Did you know that firefighting foam has been found to cause cancer? Well, the suppressant foam has artificial chemicals known as PFOs and PFOA in a concentrate known as Aqueous Film-forming Foams (AFFF). Firefighting departments have been using AFFF in the early 1970s to extinguish fires caused by flammable liquids and jet fuel. The problem is that these chemicals do not degrade over time, posing a risk to the environment. The fluorinated types contain per- and polyfluoroalkyl substances which take hundreds of years to break down. In other words, AFFF does pose dilapidating health conditions to anyone who comes into contact with them for long. Let’s delve in deeper and tell you more about the health dangers of firefighting foam.
- Composition and working of firefighting foams
- Health issues associated with exposure to firefighting foams
- Firefighting foams and cancer
- Steps to reduce the dangers associated with firefighting foams
- Alternatives to toxic firefighting foam
- Wrapping up
Composition and working of firefighting foams
For starters, AFFF contains two main ingredients, namely perfluoroalkyl and polyfluoroalkyl substances. These PFAs are subdivided into two other compounds known as perfluorooctane and perfluorooctanesulfonic acid. Firefighting foams work by coating the fire with an aqueous film that suffocates the fire and suppresses the flammable liquid vapor. The foam has proven to be highly effective in extinguishing class B fires and preventing the flames from reigniting. Various applications of AFFF include fire departments, chemical plants, flammable liquid storage facilities, airports, bulk fuel storage facilities, and military bases.
Health issues associated with exposure to firefighting foams
Even though firefighting foam effectively extinguishes fires, they are known to pose significant health risks to people who handle it regularly. Common examples of adverse health effects caused by AFFF include thyroid disease, liver damage, cancer, cardiovascular diseases, and immune disorders. As mentioned earlier, firefighting foams contain chemicals that take a long time to disintegrate. Once the toxin enters the body through ingestion, inhalation, or absorption through the skin, it becomes challenging to eliminate. Firefighting foam has also been linked to reproductive complications such as infertility, preeclampsia, and child developmental issues.
Firefighting foams and cancer
Firefighters and anyone else who handles AFFF regularly are at a high risk of developing cancer due to long-term exposure. Research has discovered that the PFAs in firefighting foams behave similarly to other carcinogens. These toxic forever chemicals weaken the immune system, affect communication between body cells, induce inflammation and accelerate cell proliferation. Examples of cancers caused by firefighting foams include leukemia, liver cancer, pancreatic cancer, balder cancer, prostate cancer, etc.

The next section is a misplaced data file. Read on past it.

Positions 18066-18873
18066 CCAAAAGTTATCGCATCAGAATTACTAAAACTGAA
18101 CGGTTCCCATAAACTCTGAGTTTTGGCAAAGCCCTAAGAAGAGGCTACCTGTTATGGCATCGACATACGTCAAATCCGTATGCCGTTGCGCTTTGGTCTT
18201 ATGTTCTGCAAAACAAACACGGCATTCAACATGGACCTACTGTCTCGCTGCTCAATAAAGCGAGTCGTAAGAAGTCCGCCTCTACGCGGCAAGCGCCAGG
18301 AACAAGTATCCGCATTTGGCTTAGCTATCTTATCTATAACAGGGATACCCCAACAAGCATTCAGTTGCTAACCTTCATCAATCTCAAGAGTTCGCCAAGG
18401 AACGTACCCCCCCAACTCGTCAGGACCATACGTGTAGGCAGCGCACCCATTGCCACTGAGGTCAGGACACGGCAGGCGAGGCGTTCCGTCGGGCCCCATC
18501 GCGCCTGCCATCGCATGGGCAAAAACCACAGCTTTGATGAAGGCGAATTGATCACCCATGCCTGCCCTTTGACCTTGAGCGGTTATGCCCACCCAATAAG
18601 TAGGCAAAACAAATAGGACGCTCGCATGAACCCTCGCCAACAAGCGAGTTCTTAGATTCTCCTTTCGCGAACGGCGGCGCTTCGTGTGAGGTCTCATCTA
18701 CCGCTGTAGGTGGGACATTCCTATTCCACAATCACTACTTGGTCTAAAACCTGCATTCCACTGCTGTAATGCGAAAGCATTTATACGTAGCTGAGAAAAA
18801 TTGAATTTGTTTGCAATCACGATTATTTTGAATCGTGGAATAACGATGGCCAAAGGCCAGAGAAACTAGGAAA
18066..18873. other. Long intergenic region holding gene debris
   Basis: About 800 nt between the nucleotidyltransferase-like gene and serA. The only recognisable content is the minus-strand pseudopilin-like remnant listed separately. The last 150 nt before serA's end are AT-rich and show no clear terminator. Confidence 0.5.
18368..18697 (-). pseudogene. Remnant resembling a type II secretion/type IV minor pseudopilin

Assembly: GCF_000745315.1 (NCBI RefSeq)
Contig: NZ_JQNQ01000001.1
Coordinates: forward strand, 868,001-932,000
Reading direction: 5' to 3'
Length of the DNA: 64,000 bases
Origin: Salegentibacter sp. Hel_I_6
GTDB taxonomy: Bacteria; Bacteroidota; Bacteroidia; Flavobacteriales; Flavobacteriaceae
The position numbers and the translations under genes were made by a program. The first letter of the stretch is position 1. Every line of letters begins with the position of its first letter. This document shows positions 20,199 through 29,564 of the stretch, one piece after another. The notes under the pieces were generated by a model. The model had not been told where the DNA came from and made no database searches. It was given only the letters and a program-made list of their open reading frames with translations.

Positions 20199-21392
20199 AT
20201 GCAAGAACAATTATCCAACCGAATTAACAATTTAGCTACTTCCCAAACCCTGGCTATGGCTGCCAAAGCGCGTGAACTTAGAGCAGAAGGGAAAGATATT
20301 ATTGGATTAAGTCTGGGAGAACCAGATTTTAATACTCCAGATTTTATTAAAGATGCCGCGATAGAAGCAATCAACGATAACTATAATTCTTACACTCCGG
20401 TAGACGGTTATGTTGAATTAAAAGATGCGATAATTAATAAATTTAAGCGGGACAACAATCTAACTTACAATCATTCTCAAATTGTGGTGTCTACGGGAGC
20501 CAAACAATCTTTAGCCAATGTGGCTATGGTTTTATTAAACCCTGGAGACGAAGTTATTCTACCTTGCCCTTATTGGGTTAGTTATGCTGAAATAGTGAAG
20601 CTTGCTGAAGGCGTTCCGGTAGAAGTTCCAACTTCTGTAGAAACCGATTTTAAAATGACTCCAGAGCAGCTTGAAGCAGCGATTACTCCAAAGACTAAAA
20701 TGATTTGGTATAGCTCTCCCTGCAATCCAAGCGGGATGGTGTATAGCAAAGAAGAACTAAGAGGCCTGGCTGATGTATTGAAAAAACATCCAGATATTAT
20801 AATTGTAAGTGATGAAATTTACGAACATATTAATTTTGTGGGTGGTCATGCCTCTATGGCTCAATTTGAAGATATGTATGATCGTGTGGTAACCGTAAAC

Steps to reduce the dangers associated with firefighting foams
The US Environmental Protection Agency, together with numerous fire departments, has decided to discontinue the use of firefighting foams containing PFAs to safeguard the health of their workers. The Department of Defense has also taken steps to identify and clean up any areas contaminated with toxic chemicals from AFFF. These areas were used for training exercises before the firefighters joined the field. In 2018, the FAA Reauthorization Act released a notice to all airports authorizing them to discontinue the use of PFAs before the end of October 2021.
Any individual who has developed cancer due to prolonged exposure to the toxic chemicals in AFFF is encouraged to hire an AFFF lawsuit attorney to help them fight for their rights and receive compensation. A top law firm will investigate your claim and work closely with local counsel while following all the ethical rules. Shareholders are also filing lawsuits against manufacturers who produce and distribute this toxic foam to the market. Fortunately, the Navy is currently working on an alternative foam that does not contain any PFAs or PFOs and will dispose of the toxic AFFF in operation.
Alternatives to toxic firefighting foam
Now that it has been discovered that firefighting foams are harmful to our health and environment, it would be best to seek an alternative. Fortunately, modern technology is moving closer to developing a solution equally as effective as AFFF without the dilapidating side effects of the forever chemicals. An excellent alternative to AFFF is fluorine-free firefighting foam, also known as F3, which combines low environmental impact with excellent performance. We also suggest using dry chemical alternatives such as PLUS-Fifty and Ansul’s Purple-K to combat class A, B, and C fires. Another alternative would be C6 foam concentrates, which use a more advanced formulation than AFFF, which is less harmful to the human body and the environment.
Firefighting foam is used to extinguish a wide range of fires, such as liquid fires and those caused by gasoline. This foam also breaks down the surface tension of the water and creates a strong barrier that will prevent residual sparks from reigniting the flame. However, the risks of using firefighting foam outweigh the benefits with many firefighters having developed cancer attributed to the suppressants. If you have been affected, then seek help from an attorney to file an AFF class-action lawsuit seeking compensation for pain and suffering.